Antelope Valley Indian Museum State Historic Park

After visiting and hiking Saddleback Butte State Park I took the 10 minute drive over to Antelope Valley Indian Museum State Historic Park, the other State Park in the area. I literally had done little research as to what it was and did not know what to expect other than that I was visiting another State Park. All of that to say that, Antelope Valley Indian Museum State Historic Park is awesome and I really was surprised by how much I enjoyed it. From its landscape to its history, to its artifacts, it is a unique State Park that shows another one of California’s many sides.

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Details

  • 2 dollars a person to enter
  • Open 11AM to 4PM only on the weekends
  • Small museum and half mile trail along the exterior
  • Parking is free

History

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Antelope Valley Indian Museum State Historic Park is California’s State Regional Indian Museum representing Great Basin Indian Cultures.The exhibits and interpretive emphasis are on American Indian groups (both aboriginal and contemporary) of the Southwest, Great Basin, and California culture regions, since Antelope Valley was a major prehistoric trade corridor linking all three of these culture regions. The museum contains the combined collections of founder Howard Arden Edwards and subsequent owner Grace Oliver. A number of the cultural materials on display are rare or one-of-a-kind objects.

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The museum was originally constructed by homesteader/artist H. Arden Edwards in 1928. The chalet-style structure was built over an entire rock formation of Piute Butte in the Mojave Desert. The unusual folk-art structure is listed on the National Register of Historic Places.

The Museum

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When we entered and paid our fee, the volunteer behind the counter gave us a run down on the history. Basically, Mr Edwards was a big collector of Indian Memorabilia, but as a screenwriter he was also a fan of creating stories. So much so, that when he set up the museum he made up fake history for many of the artifacts and tried to pass it as true.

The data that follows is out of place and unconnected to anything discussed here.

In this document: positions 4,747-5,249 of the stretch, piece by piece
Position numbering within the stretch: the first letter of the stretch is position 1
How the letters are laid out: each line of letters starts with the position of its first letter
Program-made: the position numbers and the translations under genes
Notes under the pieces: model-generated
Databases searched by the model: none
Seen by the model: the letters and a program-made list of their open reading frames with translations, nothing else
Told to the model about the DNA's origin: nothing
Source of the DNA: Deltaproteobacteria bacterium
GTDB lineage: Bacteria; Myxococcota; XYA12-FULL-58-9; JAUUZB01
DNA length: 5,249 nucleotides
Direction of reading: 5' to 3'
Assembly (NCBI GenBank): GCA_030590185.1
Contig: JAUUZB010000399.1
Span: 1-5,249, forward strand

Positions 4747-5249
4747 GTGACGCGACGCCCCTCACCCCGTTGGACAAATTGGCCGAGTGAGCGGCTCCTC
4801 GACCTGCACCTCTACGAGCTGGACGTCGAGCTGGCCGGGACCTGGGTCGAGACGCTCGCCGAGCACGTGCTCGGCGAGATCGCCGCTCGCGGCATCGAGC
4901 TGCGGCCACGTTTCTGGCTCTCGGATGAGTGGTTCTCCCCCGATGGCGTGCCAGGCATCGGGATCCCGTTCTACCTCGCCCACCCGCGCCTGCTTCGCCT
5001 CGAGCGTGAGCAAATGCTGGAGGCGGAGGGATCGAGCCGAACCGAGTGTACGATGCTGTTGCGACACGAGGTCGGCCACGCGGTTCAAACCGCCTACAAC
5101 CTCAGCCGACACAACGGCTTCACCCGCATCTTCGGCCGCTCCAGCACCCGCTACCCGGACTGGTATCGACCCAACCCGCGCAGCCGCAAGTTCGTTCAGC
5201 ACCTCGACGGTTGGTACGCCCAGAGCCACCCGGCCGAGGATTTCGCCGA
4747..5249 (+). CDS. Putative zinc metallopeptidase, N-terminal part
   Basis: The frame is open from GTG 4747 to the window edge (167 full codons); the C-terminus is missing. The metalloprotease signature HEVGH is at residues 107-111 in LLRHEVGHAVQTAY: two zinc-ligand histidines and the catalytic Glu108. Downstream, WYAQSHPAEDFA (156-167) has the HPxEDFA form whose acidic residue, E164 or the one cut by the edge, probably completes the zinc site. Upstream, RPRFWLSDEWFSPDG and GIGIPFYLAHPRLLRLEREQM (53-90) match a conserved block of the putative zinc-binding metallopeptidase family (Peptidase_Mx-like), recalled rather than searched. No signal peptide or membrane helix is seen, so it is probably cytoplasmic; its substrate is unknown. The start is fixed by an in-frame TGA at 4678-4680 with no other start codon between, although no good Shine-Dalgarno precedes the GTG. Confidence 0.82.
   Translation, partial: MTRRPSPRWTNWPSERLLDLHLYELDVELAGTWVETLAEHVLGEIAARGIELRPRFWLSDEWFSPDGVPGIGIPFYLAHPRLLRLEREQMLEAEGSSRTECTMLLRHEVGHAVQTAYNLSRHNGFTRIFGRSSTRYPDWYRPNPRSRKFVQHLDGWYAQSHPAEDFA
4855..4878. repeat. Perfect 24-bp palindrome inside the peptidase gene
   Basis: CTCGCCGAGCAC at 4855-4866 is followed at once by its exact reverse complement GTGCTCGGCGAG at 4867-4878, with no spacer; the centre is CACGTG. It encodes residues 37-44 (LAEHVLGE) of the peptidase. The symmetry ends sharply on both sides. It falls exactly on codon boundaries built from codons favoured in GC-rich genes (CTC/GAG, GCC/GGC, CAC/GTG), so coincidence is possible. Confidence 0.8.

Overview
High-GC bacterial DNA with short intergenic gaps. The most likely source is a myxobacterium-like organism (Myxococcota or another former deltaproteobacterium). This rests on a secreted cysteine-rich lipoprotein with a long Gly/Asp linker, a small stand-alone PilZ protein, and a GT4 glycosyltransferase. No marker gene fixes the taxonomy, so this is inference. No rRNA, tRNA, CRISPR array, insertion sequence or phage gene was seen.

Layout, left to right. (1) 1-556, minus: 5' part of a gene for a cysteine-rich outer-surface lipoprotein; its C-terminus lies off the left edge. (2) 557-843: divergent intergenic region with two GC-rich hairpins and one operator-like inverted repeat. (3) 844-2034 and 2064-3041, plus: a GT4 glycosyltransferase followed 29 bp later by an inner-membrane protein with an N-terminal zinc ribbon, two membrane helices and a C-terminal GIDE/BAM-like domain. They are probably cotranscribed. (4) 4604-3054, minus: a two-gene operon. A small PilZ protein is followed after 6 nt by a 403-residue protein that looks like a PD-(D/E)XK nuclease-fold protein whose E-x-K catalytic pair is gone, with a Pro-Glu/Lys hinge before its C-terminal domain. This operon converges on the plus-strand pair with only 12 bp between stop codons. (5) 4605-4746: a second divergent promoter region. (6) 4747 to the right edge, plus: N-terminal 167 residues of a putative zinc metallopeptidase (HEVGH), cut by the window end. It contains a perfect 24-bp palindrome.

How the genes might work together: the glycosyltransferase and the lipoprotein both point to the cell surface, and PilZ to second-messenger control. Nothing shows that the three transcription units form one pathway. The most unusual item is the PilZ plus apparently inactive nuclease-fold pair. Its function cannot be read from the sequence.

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The best part about this is that the State Park has left the second floor entirely how he left it, fabricated stories and all and used the bottom floor to tell the real story.

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So if you want to learn about the first jeweler in the world or the Indian Chieftain and his favorite dog (complete with dog skull) you can relive the stories in the second floor.

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So enough on that, when you enter the museum you are taken into three rooms that collect the history of the Indians in this area and the significance the area was to them (it was a meeting place for all of the different tribes to meet and trade).

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There is even a touch room where you can touch some of the actual artifacts that are on display, obviously be careful as they are not replicas.